Thursday, February 03, 2011

It Is Not Good For Man To Be Alone

A real man is a complex, many-splendored creature. He is rough and unrefined, yet fits comfortably in a tuxedo. His mane of glorious chest hair bespeaks kinship with God’s lesser creatures, yet he is not bound by it. God made him different. Rather than spend a lifetime pinching fleas, he developed technology, culminating in the electric beard trimmer, in order to subdue those obvious ties to the animal kingdom.

A man is competent, capable, potentially dangerous, strong. A man is not a delicate flower.  A man does not loofah.  A man does not know about soap varieties or why you should wash a towel that serves only to dry water off a clean person.

A real man smells of lye soap and leather and fury and brimstone. 

A man is why we have razor wire. A woman would take one look at 14-foot-high barbed wire and think “I’ll keep looking” – not a man. 

A man spends his first 20-30 years of life evolving into a unique organism entirely capable of caring for himself and dominating his environment (after a fashion). One day, convinced that he alone is in control, he seeks out a mate to affirm his dominance who, impressed with his manliness and general ability to destroy; chooses him as a life partner.

All is well.

Shortly after the elaborate yoking-together process is complete, everything changes. After months of subjection to the dark, mysterious, arts of womanhood; a man finds himself sitting alone in a townhouse on a Tuesday night weakly staring down a sackful of Krystals, no television, no internet, no workshop, and no wife to entertain him with lively jokes and knowledge of where stored foodstuffs are located in the mysterious kitchenette area. Two aligned synapses fire weakly in his primitive brain and the man realizes – “God would look upon this and say 'it is not good'.”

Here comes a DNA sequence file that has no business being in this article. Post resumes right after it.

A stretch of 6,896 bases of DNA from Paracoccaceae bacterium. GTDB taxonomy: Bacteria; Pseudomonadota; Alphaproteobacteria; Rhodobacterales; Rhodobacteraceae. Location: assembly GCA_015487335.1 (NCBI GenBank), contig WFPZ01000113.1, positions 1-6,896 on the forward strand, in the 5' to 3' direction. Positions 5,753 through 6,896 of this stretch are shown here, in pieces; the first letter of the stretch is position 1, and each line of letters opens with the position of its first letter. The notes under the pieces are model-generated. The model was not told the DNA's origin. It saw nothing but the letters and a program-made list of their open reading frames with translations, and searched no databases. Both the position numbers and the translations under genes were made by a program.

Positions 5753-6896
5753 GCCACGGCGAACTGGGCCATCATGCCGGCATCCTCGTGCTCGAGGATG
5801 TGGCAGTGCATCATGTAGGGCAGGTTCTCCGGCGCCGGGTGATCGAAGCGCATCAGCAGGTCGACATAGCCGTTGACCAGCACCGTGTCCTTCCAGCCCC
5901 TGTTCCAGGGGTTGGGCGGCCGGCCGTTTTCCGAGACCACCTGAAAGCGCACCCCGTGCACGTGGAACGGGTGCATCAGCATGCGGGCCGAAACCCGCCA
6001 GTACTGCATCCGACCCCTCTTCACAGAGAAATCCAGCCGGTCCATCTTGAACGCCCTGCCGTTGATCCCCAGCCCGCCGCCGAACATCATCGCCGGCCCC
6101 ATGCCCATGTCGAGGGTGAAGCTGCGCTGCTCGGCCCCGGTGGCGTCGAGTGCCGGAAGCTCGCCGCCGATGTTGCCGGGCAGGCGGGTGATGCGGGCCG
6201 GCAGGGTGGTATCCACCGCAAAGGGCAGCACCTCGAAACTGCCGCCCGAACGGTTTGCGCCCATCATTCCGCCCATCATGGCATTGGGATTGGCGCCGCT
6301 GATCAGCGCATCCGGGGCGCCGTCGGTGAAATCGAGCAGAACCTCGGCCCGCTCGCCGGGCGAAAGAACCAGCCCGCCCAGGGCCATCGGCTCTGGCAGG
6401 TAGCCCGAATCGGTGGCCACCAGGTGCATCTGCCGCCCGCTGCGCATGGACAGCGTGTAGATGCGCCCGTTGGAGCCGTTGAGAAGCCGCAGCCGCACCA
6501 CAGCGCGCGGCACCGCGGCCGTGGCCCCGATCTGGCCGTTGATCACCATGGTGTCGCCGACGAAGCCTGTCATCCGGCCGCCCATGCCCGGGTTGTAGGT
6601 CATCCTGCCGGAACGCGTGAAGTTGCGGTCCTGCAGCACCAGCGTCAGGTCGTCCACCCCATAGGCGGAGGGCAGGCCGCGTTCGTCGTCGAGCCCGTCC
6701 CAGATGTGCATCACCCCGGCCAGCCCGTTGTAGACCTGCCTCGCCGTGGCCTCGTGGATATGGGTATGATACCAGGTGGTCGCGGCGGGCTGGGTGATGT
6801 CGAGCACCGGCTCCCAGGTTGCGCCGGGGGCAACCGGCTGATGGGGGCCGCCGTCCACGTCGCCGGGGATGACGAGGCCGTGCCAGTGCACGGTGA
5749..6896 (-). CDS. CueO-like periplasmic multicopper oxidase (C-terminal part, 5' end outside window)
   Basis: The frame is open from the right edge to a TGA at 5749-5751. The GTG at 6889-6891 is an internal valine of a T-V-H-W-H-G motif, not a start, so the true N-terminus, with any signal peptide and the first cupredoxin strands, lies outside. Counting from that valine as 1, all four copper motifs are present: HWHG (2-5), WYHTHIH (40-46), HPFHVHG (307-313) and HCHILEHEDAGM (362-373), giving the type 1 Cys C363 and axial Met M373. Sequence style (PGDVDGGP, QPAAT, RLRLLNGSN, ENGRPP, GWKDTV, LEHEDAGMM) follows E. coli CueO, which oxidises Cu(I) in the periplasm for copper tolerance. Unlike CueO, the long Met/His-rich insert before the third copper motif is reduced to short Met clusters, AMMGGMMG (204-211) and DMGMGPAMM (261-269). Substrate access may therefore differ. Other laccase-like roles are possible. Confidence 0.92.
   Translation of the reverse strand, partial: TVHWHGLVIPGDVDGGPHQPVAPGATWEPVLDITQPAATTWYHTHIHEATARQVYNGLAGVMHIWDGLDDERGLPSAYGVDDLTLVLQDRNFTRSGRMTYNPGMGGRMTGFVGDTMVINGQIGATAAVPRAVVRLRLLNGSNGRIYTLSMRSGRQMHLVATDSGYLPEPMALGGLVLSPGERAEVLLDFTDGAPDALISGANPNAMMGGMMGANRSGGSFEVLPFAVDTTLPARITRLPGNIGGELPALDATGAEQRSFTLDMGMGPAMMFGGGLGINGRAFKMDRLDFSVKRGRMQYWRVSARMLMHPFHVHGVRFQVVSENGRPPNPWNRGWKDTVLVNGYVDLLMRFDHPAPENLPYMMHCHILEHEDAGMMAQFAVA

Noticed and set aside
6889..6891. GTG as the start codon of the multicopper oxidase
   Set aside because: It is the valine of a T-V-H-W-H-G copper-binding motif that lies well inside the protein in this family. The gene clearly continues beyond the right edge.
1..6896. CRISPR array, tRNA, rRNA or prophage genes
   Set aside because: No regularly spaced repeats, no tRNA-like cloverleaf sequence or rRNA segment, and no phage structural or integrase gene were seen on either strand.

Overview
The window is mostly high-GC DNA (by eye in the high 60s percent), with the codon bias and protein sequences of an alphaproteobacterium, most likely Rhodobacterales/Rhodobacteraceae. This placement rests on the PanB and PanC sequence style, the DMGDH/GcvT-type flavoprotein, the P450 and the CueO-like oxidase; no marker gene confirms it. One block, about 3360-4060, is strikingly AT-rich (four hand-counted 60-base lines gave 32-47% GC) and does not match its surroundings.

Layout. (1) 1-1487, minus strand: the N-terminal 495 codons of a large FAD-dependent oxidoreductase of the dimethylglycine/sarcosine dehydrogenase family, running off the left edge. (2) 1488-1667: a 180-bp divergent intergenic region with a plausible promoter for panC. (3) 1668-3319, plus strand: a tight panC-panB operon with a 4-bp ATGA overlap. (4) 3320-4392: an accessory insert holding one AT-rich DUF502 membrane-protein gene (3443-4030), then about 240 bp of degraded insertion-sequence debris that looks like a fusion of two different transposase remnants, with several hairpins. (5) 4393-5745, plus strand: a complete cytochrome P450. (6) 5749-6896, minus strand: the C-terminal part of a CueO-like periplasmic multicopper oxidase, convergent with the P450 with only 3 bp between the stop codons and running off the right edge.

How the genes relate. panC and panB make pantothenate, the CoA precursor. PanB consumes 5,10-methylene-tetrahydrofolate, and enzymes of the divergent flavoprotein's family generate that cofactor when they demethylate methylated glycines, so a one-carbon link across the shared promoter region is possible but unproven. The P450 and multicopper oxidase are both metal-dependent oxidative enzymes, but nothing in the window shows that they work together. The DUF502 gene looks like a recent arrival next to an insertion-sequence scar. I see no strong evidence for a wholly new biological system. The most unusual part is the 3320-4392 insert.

Suffering with the pain of his abdicated manliness, the man mutely stumbles about the chilly townhouse, blindly grasping at air and throwing in an occasional JUDO CHOP for good measure until finally he tires, lowering his body to sit upon the sofa. Suddenly, mid-crouch, he freezes and hears in his mind a distant female voice whispering “you are not supposed to sit upon that couch."  Instead, he plunks down upon the floor, next to an empty couch, all alone.

As he sits on the floor, next to the couch that must not be sat upon, gazing into the emasculating stack of gas logs that passes for a fireplace and upon which things must not be burned or roasted; he realizes: “I am no longer in control.”

He remains, allowing the realization to wash over him.  All appears lost. 

Suddenly he reaches out and nudges a bowl of "company-only" pistachios off the coffee table; watching gleefully as they bounce and rattle across the floor.  Satisfied, he gets up and puts himself to bed.

That bowl of nuts should never have crossed him.